Renewable power generation capacity grew a record 8.3% in 2015. Credit: IRENA
Global solar capacity grew by 47GW (26%) during 2015 as a result of module prices dropping by as much as 80% over the same period, according to the latest data from the International Renewable Energy Agency (IRENA).
At the end of 2014, solar deployments worldwide stood at nearly 180GW and this grew to 227GW during the course of last year.
IRENA’s ‘Renewable Capacity Statistics 2016’ found that the highest regional increase in solar deployment was the 48% growth in Asia with 15GW in China and 10GW in Japan. Meanwhile North America’s 8GW saw it surpass European installations for the first time, which stood at 7.6GW.
In the emerging markets, Oceania saw a 1GW solar increase and Africa had 0.9GW installed. Elsewhere, South American solar grew by 517MW over 2015, meanwhile Central America and the Carribean went up by 577MW.
At the end of 2015, Europe accounted for 43% (98GW) of global capacity, with 40% (88GW) in Asia, and 13% (30GW) in North America.
The report also found that renewable generation capacity saw its highest annual growth rate by adding 152GW (8.3%) over 2015. There were 1,985GW of renewable energy generation capacity worldwide as of the end of 2015.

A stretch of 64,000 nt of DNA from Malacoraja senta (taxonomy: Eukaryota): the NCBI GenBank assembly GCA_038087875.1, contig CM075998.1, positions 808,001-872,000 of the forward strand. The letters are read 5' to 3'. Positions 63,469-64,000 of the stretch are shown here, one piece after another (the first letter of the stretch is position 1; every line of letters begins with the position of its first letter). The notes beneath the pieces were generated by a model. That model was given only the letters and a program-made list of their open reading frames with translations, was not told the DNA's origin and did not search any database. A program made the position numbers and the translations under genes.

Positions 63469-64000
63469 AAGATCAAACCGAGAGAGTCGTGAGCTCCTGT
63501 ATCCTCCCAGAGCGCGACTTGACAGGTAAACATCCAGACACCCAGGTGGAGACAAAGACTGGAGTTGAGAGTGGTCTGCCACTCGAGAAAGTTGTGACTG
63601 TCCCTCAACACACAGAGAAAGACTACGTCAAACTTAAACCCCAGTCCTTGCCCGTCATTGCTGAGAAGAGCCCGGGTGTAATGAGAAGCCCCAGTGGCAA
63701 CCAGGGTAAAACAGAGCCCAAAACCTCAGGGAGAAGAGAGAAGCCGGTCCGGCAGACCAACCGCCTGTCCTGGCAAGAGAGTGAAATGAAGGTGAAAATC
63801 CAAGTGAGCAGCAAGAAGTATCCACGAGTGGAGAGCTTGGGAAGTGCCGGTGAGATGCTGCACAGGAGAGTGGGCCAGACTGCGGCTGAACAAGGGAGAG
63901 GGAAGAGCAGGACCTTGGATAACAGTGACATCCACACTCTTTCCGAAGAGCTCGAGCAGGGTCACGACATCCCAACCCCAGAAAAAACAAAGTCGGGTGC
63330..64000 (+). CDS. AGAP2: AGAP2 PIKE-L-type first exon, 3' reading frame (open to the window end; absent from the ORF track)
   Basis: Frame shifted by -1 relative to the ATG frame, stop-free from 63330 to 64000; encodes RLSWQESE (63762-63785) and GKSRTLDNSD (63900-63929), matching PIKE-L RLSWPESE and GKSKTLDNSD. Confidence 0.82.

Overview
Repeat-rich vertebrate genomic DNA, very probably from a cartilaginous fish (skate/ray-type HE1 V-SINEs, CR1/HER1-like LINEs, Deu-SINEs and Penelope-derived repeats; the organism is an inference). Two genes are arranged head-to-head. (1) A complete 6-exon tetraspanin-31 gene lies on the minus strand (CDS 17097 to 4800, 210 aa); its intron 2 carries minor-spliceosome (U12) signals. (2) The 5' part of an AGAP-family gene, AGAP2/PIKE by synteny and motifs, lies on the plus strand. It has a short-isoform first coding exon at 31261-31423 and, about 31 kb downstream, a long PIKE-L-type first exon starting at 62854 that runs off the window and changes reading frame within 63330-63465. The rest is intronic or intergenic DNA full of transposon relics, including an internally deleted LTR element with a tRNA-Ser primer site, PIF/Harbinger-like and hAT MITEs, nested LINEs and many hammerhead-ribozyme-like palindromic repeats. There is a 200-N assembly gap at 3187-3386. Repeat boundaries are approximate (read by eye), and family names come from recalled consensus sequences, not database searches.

At year end, hydropower accounted for the largest share of the global total renewable power generation:
- Hydro 1,209GW
- Wind 432GW
- Solar 227GW
- Bioenergy 104GW
- Geothermal 13GW
- Marine energy 500MW
IRENA director-general Adnan Amin said: “Renewable energy deployment continues to surge in markets around the globe, even in an era of low oil and gas prices. Falling costs for renewable energy technologies, and a host of economic, social and environmental drivers are favoring renewables over conventional power sources.
“This impressive growth, coupled with a record US$286 billion invested in renewables in 2015, sends a strong signal to investors and policymakers that renewable energy is now the preferred option for new power generation capacity around the world.”
This article has been revised to say that solar capacity grew 26% during 2015.